On 29 April, the Brussels-based EU office of international NGO Transparency International launched the first-ever comprehensive integrity report on the European institutions.
The report, which covers most of the European institutions and a number of key agencies and bodies in 246 pages, seeks to provide the state of the art in the EU’s laws and practices with regard to integrity issues. Among other issues of good governance, it traces the rules and practices that are in place with regard to transparency and accountability, both of which are discussed separately for each institution.
One of the key recommendations of the report concerns the need for more extensive transparency in decision-making processes. In particular, Transparency International calls on the three legislative institutions to “publish all documents from each step in the process of drafting legislation. This should include negotiations between the institutions (‘e.g. trialogues’), Commission committees and expert groups, and all levels of the Council. Systematic and timely reporting from these steps should be mandatory.” (p. 15). This position echoes, albeit more explicitly, a judgement by the Court of Justice of the European Union (Council v Access Info Europe), in which it castigated the Council for refusing to disclose the positions of member states in a legislative procedure.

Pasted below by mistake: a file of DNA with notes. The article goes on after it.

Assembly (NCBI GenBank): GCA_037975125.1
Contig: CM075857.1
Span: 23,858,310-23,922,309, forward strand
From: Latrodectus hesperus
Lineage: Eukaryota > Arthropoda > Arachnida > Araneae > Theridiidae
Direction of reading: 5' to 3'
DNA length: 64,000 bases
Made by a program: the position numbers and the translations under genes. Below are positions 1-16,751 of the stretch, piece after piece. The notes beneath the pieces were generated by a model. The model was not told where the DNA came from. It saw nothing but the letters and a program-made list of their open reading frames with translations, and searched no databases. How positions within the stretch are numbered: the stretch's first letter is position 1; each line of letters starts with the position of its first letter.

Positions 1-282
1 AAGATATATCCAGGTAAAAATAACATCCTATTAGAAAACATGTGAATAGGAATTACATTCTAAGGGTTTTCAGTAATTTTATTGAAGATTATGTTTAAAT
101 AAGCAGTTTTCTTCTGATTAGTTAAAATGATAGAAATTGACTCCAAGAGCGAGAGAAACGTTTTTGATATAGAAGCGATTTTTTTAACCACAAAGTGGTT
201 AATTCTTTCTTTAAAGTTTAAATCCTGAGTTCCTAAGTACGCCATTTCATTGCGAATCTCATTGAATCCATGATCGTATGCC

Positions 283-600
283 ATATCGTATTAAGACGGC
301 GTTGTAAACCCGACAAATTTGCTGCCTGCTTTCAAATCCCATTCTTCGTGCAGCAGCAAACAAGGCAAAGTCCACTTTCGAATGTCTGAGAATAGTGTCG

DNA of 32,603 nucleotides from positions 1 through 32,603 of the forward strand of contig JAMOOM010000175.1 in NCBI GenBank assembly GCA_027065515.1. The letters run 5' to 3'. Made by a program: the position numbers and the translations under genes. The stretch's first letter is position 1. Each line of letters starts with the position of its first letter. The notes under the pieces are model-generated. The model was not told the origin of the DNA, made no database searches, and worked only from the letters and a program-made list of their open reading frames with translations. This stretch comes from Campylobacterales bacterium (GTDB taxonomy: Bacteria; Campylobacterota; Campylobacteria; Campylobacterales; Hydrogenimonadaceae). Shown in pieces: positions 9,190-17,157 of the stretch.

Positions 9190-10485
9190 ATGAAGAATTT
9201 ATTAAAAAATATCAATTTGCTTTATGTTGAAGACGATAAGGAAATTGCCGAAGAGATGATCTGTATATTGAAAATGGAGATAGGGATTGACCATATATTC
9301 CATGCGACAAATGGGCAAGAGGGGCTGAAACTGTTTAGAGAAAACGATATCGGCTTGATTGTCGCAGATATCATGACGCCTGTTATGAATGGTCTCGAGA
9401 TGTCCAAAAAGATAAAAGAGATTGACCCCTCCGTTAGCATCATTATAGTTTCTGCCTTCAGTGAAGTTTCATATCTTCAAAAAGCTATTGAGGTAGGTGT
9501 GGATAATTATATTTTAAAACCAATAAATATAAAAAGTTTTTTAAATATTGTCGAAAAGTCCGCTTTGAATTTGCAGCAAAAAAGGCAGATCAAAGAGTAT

TI’s research time was advised by an external advisory board of experts, which was headed by Prof. Deirdre Curtin of the Open Government in the EU team. Team member and PhD researcher Maarten Hillebrandt provided his view concerning transparency and accountability issues in the Council and the European Council. -MH